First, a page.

This means that they should only have one slash after the .com, .net, etc (aka. the “top-level-domain”).

So, your about page should look like https://yourdomain.com/about

Any individual pages that are a subset of your category pages, like blog articles, should only have two slashes after the top-level-domain.

For example, blog articles would look like this: https://yourdomain.com/blog/how-to-hire-a-personal-injury-lawyer

Clear URL structure makes it easy for search engine crawlers to find pages on your law firm website.

Clear linking and navigation titles

The placement of navigation items is an important factor for users and search engines alike. While users are more likely to pay attention to navigation titles, search engines use the anchor text of these navigation items to determine the topical relevance of a page.

What is anchor text?
Anchor text is the clickable text in a hyperlink.
Here’s what it looks like in your site’s code

With this code in place, the anchor text “Jon Wye’s Custom Designed Belts” would link to the URL “http://www.jonwye.com.

If we inspect the code on Harell & Harell’s site, we can see this in action. Here’s the navigation menu item’s anchor text for the user.

And here is the URL structure for the link the navigation menu item points to.

The anchor text of your navigation items is important because it sends “link signals” to search engines that tell them “Hey, these pages are very important!” By having these links on every page of your law firm’s website, you’ll be sending strong link signals to search engines and helping them understand what these pages are about – because of the anchor text.

These same link signals can be leveraged in the footer of your law firm website as well. Adding links to pages such as to your blog, privacy policy, or sitemap in the footer can help boost the link signals to these pages without taking up space in the main navigation menu.

Proper use of H tags – How to use H tags for SEO

Header tags (commonly called H tags) outline the structure of your page. Often times, an H tag is used as the title displayed on the page, while the page title is what’s displayed in the organic search results.

These tags are often followed by a number – H1, H2, H3, etc. This is to show where they lie in the hierarchy of your page structure.

Common H tag page formatting looks like this:

See how they outline the hierarchy structure of a page? H1 would be the page title, H2 would be a subtopic of the page, and H3 would be a subtopic of the H2 header.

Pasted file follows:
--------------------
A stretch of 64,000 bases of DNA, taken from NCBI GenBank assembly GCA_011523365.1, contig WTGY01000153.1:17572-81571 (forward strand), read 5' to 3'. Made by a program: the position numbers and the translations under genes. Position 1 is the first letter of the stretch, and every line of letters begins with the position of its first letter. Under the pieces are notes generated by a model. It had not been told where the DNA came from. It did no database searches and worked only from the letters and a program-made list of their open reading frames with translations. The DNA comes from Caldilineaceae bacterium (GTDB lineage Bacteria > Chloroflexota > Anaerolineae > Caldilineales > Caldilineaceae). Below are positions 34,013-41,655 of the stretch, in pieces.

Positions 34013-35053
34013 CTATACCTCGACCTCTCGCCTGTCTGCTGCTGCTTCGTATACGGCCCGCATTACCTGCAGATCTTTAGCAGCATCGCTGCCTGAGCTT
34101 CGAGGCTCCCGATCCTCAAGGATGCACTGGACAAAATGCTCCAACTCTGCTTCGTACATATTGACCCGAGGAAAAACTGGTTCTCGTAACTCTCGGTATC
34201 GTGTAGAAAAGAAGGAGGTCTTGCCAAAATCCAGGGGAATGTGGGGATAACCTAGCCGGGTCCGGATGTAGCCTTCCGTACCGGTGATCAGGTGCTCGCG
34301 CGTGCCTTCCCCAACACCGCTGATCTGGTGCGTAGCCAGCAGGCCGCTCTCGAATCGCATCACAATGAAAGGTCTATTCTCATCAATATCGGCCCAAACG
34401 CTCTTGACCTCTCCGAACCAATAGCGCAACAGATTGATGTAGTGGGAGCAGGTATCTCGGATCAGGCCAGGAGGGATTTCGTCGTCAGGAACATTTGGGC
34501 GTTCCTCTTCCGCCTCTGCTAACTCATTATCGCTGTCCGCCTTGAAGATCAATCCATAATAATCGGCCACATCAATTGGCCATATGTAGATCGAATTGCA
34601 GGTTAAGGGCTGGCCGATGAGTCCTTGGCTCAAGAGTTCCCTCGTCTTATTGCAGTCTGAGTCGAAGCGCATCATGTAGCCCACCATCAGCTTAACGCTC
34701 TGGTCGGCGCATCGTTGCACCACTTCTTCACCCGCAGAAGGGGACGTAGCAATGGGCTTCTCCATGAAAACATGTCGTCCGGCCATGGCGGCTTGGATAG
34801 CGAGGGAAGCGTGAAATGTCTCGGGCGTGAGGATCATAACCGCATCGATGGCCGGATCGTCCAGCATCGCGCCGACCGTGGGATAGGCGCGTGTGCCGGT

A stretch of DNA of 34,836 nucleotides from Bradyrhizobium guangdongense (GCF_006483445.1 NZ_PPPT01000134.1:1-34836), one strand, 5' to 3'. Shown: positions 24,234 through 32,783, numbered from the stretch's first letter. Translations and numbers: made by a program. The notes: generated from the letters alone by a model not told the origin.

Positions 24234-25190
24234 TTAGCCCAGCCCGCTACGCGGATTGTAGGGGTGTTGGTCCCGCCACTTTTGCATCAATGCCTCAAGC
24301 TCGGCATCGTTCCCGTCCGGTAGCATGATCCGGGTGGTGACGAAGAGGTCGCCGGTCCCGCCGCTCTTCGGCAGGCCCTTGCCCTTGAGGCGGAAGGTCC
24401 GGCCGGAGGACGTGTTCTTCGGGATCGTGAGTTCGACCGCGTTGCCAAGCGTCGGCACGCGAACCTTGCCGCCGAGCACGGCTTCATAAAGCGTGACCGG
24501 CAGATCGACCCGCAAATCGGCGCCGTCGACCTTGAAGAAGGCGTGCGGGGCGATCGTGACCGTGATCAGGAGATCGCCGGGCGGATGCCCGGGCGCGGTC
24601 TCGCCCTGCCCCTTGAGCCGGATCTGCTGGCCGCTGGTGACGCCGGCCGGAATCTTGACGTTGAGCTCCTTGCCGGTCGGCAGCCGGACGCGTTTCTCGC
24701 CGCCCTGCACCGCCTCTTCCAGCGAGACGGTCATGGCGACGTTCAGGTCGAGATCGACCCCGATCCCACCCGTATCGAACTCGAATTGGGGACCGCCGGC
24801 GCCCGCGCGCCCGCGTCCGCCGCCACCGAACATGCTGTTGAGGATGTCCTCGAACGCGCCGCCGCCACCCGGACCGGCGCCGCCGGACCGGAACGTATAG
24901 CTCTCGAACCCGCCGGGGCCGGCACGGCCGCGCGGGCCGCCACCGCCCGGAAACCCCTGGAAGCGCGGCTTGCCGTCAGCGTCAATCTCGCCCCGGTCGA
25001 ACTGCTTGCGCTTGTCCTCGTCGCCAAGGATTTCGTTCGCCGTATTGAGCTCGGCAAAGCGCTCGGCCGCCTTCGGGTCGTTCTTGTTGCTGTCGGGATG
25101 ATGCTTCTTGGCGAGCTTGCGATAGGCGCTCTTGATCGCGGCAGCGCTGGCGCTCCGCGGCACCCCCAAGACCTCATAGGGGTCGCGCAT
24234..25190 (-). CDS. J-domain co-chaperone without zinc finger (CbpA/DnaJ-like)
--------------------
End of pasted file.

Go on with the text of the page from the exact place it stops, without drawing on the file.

Notice the difference between these 2 articles. One is using H tags properly, while the other is writing their headlines in plain text.

Header Tags Used Properly

Header Tags Not Used Correctly

Using H tags for your headlines helps search engines understand the structure of your page and makes it easier for your users to find what they’re looking for more quickly.

When writing your H tags, keep a few things in mind:

  • Only use 1 H1 tag on your page.
  • Use H2, H3, and other H tags to segment out the content of your page.
  • Use related keywords in your HTML tags.

Step 2. Create and optimize your law firm’s Google My Business listing

85% of people use online maps, such as Google Maps, to find legal services.

Google Maps is a huge part of local SEO. If your firm largely targets local clients, then getting listed on Google Maps is a must.

How to add your law firm to Google Maps

So, how do you get listed on Google Maps?
By creating a Google My Business listing.

Here’s how.

Google My Business best practices

Google uses information from Google My Business to display information for searches that have local area intent.

Not only that, but rather than listing information from your website on search results, Google often pulls business information from your Google My Business listing as well.

The information for Morgan & Morgan in the above screenshot is coming from their Google My Business listing.

Clearly, it’s important that this information is up-to-date, accurate, and fully optimized.

How to optimize your law firm’s Google My Business listing

Here’s how to optimize your firm’s Google My Business account:

  • Enter your business information correctly on the map so users can easily find you.
  • List the official website of your law firm.
  • Include your opening hours.
  • Make sure your business name, address, and phone number is EXACTLY the same as listed on your website. Google aggregates this information from across the web.
  • Choose the most appropriate and specific category for your firm so that you show up in the right search terms.
  • Add photos of your office, staff or anything else you’d like that’s relevant and professional.
  • Describe your law firm. Include links and relevant keywords in the introduction.

If you’re interested in seeing how users behave with your listing, check out Google My Business insights.

Step 3. Make your law firm website as fast as possible

Google is now mobile-first, which means they assume users are accessing your site with a 5G connection.

They want to provide users with a great page experience. Presenting users with slow websites doesn’t accomplish this, so if you want higher rankings, your website needs to be fast.

Due to its impact on user experience, website speed is one of the most important SEO ranking factors.

If a website takes a long time to load, the user will click back to Google to find a better choice. Google will simply think the user didn’t find what they were looking for and your website rank will drop.

Amazon found clear correlations between page speed and bounce rate. Just a few seconds too long, and your users are 32% more likely to leave.

Google takes page speed and bounce rate into consideration when ranking your website, so it’s important to make your site as fast as possible.

To make your site as fast as possible, use Google’s PageSpeed Tool to see how your site loads on desktop and on a 5G connection. This tool is a simple way to discover any issues that you can address to make your site faster.

Step 4. Make sure your site is mobile friendly